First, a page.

How many rules are there?

How many rules are there?

Singular means one (1). Plural means more than one (2+). So, we use a singular count noun is when there is just one person, place, or thing. We often use articles (a/an/the) with singular nouns.

What is any in grammar?

Some and any are used to state the quantity, amount of something. When using some or any, the exact number is not stated. Some and any are quantifiers. … The exact number is not important or relevant. Some and any are used with countable and uncountable nouns.

Is any singular or plural?

The NOAD (New Oxford American Dictionary) has a note about using any: When used as a pronoun, any can be used with either a singular or a plural verb, depending on the context: "we needed more sugar but there wasn't any left" (singular verb) or "are any of the new videos available?" (plural verb).

Is some singular or plural?

Always singular: anyone, everyone, someone, someone, anybody, somebody, nobody, each, one, either and neither. Always plural: both, few, many, others, and several. Singular and plural both (depending upon usage): all, any, more, most and some.

How do you use few and little?

Little refers to non-countable nouns, and is used with the singular form to indicate that something exists only in a small amount or to a slight degree. Few refers to countable nouns, and is used with the plural form to indicate not many persons or things. For example: I've got little money left in my account.

What’s the difference between few and a few?

So the basic difference is between positive and negative. Few, when used without a preceding 'a', means "very few" or "none at all". On the other hand, a few is used to indicate "not a large number". The difference is subtle, yet there are instances where the two can mean completely opposite things.

Is any countable or uncountable?

Some can be used with plural countable nouns and uncountable nouns. Some is usually used in positive statements. 4. Any is usually used for plural countable nouns and uncountable nouns in questions and negative statements.

Are some or is some?

English Grammar: There Is, There Are, Some, Any. In English grammar we use “there is” or “there are” to talk about things we can see and things that exist. We use “there is” for singular and uncountable nouns, and we use “there are” for plural countable nouns.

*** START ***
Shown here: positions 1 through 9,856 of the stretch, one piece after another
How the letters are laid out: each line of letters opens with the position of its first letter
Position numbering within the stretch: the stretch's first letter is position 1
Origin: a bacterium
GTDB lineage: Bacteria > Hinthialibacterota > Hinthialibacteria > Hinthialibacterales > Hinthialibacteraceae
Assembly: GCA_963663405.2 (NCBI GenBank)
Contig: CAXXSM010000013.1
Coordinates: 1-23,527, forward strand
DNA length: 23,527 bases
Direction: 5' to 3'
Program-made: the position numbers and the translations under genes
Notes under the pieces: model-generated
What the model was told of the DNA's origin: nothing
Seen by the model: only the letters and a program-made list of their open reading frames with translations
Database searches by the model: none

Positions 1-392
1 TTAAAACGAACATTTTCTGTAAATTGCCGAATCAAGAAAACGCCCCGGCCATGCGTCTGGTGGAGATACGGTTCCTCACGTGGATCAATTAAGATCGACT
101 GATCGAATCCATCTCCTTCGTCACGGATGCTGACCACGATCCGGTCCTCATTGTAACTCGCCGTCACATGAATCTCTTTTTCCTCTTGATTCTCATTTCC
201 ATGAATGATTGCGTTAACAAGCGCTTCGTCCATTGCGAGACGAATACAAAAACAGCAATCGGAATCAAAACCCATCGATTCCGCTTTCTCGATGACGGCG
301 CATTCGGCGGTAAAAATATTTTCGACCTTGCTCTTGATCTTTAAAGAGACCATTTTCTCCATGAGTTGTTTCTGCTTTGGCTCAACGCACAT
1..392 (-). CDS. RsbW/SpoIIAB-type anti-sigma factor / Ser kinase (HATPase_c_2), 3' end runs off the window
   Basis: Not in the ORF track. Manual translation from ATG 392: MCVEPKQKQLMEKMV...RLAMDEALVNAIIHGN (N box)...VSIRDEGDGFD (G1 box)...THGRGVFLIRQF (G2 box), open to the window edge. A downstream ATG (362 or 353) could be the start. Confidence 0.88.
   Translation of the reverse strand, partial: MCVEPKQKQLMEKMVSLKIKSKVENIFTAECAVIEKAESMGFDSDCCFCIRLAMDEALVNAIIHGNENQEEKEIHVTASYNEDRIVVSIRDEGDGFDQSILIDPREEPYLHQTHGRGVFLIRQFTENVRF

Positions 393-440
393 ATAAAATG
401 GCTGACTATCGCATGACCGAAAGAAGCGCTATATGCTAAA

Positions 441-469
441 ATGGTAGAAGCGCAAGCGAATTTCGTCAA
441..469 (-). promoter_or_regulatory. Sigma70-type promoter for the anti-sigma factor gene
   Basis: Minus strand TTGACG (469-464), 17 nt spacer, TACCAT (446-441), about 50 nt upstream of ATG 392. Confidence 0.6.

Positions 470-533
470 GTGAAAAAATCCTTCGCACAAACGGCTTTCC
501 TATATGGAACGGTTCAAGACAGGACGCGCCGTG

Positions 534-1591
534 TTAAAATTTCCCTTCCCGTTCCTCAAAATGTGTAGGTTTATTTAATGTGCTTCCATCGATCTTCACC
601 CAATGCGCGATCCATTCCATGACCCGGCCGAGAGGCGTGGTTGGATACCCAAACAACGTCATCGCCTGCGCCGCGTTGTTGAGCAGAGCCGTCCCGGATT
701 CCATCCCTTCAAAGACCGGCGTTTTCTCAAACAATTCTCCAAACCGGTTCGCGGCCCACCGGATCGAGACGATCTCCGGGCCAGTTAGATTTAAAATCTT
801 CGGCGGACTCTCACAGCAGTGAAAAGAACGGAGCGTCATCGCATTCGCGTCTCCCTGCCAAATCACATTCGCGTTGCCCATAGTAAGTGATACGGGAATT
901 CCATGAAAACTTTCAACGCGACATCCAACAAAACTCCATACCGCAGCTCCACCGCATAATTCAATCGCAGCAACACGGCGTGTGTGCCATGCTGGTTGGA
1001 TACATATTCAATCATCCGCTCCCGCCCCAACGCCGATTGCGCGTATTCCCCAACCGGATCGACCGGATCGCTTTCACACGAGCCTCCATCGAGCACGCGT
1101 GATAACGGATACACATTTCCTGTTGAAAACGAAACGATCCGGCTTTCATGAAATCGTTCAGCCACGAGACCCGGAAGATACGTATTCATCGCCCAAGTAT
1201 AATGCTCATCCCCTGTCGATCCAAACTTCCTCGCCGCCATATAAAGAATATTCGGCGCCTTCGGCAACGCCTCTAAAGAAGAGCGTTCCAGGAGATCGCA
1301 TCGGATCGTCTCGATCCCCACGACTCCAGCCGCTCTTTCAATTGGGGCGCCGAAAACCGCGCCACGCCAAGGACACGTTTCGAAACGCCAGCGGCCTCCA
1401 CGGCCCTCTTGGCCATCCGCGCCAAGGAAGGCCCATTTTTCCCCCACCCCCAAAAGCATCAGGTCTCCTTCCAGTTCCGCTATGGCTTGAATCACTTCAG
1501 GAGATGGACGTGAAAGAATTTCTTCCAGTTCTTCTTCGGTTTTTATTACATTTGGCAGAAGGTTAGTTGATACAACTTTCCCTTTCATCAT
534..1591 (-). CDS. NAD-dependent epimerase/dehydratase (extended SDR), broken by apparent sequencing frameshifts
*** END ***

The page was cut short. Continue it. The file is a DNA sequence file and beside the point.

IS SOME an article in English?

A determiner is a word or a group of words that specifies, identifies, or quantifies the noun or noun phrase that follows it: There are only two types of articles in English, definite or indefinite. The three main articles in English grammar are "the," "a," and "an."

What is the difference between little and a little?

The only difference is that we use few and a few with countable nouns in the plural form, and we use little and a little with uncountable nouns: … By the way, you should use little and a little with “water” because it's an uncountable noun.

What are countable and uncountable nouns?

In English grammar, countable nouns are individual people, animals, places, things, or ideas which can be counted. Uncountable nouns are not individual objects, so they cannot be counted.

Is any an article?

The word an is one of the indefinite articles for singular nouns, used before a word beginning with a vowel sound. … The word any is the indefinite article for plural nouns, regardless of what the next word is.

What an OR WHAT A?

“A” is used before words starting in consonant sounds and “an” is used before words starting with vowel sounds. It doesn't matter if the word is an adjective, a noun, an adverb, or anything else; the rule is exactly the same.

Can we use any in positive sentence?

We use some and any with uncountable nouns and plural nouns. The general rule is that you use “some” in positive sentences and “any” in negative sentences and questions. However, we can also use “some” in questions. … When we use some in a question, we limit what we are offering the other person.

How do you use some in a sentence?

Any: Singular and plural nouns. Q: The use of any in front of a singular noun talks about EACH thing or person of a particular type. The use of any in front of a plural noun talks about ALL things or people of a particular type.